Picture this. You've just finished running a marathon. You haven't had a drink of water in the past five miles, and your throat is parched. As you walk through the finish line, someone hands you a drink. Looking at the clear liquid that you presume to be water, you greedily take a big gulp and then realize: oh no, it's tequila.
That's how I feel every time I read an article that talks about the performance of a given stock or index over time without including dividends, as if dividends are this optional consideration that can either be included or not, like putting a slice of cheese on a hamburger. The St. Louis Post-Dispatch ran a financial column titled "Stocks Quickly Went Nowhere in 2011" that mentioned: "The S&P 500 Index of big companies ended the year flat, down a mere 0.003%...Profits rose 12% at big companies while stocks were going nowhere."
Kim Peterson of MSN Money recently wrote: "So where are investors putting their money? Savings accounts, bank CDs, and money market funds that earn less than 1%, Reuters reports. They're paying dearly for safety, and they don't mind one bit. That kind of return starts to look a little better when compared with the 0.04-point drop in the Standard & Poor's Index in 2011."
Peterson's decision to not include the presence of dividends in her analysis appears to be particularly striking since the strength of her argument points to the superior returns of "near 1%", when in reality, the 2% dividend of the S&P 500 would have delivered a better return than those saving accounts mentioned in the article.
A few days ago, fellow Bruce Springsteen fan Rocco Pendola mentioned this about the effect of dividends on his portfolio: "Collecting the quarterly dividend on my 153.7 shares of Verizon (NYSE:VZ) tacked on two free shares and turned a 0.3% loss into 1.0%."
In Rocco's case, including the calculation of the dividend is the difference between losing and making money so far on an investment.
It's easy to just look at the superficiality of a stock price and believe that this overwhelmingly speaks to the total return of the stock, but it can be quite misleading and inaccurate. For instance, AT&T (NYSE:T) currently trades at $30.23, and that's a price you could have paid for shares of the company in early 2006. However, the company also paid out $1.33 in dividends in 2006, $1.42 in 2007, $1.60 in 2008, $1.64 in 2009, $1.68 in 2010, and a $1.72 in 2011. That's $9.39 per share in total dividends during that time frame. If someone bought 100 shares of AT&T in 2006 for $3,023, a superficial analysis might indicate that nothing much has happened; after all, those shares could be sold for $3,023 today. However, the reality is that the owner of AT&T stock would have collected $939 during that time period, giving the investor a nice 31% gain from 2006 to the present.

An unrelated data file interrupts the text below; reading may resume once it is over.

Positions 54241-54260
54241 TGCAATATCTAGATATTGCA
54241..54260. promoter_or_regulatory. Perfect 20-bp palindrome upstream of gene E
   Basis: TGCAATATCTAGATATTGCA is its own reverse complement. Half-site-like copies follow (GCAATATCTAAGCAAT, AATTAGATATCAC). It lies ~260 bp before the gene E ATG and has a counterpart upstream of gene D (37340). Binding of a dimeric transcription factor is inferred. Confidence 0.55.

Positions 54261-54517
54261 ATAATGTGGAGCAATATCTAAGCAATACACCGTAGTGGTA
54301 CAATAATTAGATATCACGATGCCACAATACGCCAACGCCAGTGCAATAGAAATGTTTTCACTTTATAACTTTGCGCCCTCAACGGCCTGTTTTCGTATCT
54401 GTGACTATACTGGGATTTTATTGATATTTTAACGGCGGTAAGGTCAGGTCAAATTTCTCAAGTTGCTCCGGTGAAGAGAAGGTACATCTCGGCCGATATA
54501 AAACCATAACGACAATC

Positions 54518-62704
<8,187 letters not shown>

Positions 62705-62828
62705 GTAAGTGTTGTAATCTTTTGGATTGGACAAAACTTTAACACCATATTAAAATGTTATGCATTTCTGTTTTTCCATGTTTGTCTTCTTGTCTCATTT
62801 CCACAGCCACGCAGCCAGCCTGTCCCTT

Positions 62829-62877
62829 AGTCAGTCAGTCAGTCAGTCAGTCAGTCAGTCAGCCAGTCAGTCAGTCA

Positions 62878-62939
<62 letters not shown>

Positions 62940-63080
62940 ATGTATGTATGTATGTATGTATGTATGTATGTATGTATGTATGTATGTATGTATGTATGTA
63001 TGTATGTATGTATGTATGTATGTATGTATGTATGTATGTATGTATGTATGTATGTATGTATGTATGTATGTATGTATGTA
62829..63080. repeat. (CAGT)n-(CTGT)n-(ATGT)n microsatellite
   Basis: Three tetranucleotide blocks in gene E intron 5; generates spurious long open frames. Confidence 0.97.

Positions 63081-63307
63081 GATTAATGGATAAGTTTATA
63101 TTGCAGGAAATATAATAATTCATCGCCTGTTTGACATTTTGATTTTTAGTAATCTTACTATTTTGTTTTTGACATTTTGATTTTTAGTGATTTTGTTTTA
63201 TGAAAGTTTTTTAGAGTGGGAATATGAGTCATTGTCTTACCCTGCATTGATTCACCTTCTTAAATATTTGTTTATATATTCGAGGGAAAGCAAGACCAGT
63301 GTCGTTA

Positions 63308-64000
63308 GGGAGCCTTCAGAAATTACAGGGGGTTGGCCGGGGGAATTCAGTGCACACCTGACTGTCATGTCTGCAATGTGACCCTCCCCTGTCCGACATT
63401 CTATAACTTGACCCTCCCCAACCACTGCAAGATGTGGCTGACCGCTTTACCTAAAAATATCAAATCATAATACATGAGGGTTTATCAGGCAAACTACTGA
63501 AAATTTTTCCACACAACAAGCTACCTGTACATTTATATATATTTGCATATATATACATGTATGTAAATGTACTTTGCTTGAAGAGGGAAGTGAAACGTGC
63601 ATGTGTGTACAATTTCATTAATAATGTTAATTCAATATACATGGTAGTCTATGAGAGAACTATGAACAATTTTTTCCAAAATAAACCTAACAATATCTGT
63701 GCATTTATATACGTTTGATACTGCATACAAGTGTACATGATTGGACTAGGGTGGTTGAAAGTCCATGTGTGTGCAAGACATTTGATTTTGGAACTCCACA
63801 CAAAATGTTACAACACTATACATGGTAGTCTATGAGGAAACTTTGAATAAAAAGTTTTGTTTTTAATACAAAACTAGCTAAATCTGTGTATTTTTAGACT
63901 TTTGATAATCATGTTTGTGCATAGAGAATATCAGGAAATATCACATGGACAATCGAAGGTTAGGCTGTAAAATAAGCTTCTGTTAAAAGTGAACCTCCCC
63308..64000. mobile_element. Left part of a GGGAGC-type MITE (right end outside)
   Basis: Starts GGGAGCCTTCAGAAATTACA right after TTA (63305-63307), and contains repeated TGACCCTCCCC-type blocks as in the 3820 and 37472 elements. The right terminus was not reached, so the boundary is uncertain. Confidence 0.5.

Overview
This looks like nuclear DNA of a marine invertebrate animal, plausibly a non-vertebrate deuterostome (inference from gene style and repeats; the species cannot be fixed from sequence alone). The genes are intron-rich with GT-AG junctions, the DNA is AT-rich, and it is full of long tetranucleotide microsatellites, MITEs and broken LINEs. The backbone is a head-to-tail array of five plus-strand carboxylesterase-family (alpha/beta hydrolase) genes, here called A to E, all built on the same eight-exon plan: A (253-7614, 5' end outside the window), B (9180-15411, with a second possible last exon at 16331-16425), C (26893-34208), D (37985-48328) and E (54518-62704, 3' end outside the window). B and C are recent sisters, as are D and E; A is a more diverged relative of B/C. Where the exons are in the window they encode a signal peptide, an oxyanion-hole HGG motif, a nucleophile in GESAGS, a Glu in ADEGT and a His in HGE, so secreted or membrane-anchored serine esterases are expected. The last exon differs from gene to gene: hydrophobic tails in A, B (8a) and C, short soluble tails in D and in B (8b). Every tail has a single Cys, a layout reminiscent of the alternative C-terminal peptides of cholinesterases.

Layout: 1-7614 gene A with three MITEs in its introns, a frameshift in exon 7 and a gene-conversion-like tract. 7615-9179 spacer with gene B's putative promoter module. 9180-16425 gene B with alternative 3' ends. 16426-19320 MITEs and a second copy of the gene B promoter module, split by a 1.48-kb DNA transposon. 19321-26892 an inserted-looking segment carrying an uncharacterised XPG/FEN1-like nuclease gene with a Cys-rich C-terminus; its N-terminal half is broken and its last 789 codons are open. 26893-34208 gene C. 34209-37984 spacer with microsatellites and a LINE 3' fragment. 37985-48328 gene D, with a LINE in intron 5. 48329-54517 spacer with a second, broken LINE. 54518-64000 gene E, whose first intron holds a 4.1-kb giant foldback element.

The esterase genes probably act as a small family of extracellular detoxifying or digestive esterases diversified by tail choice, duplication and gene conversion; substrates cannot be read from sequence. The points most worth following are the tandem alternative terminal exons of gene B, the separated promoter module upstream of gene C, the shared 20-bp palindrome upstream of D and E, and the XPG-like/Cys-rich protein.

I do think though that the decision of some financial professionals to ignore dividends altogether is a symptom of a larger problem. There is a certain "invisibility" aspect to dividends that can make them easy to ignore or underestimate (What's the big deal, it's just a percent or two, right?). After all, capital appreciation is something that is so much easier to calculate. You can look at what Apple (NASDAQ:AAPL) was trading at 5 years ago, compare it to today's price, calculate the difference, and then arrive at the performance of the investment. But if you're looking at the 10-year performance of Johnson & Johnson (NYSE:JNJ), you have to go through the trouble of adding up ten years of dividends to determine the true performance. It can be a convenient thing to ignore, and that is a shame, because the first step to creating a plan to live off the income generated from investing comes from recognizing how potent those 3%-4% yields with annual raises will become over time.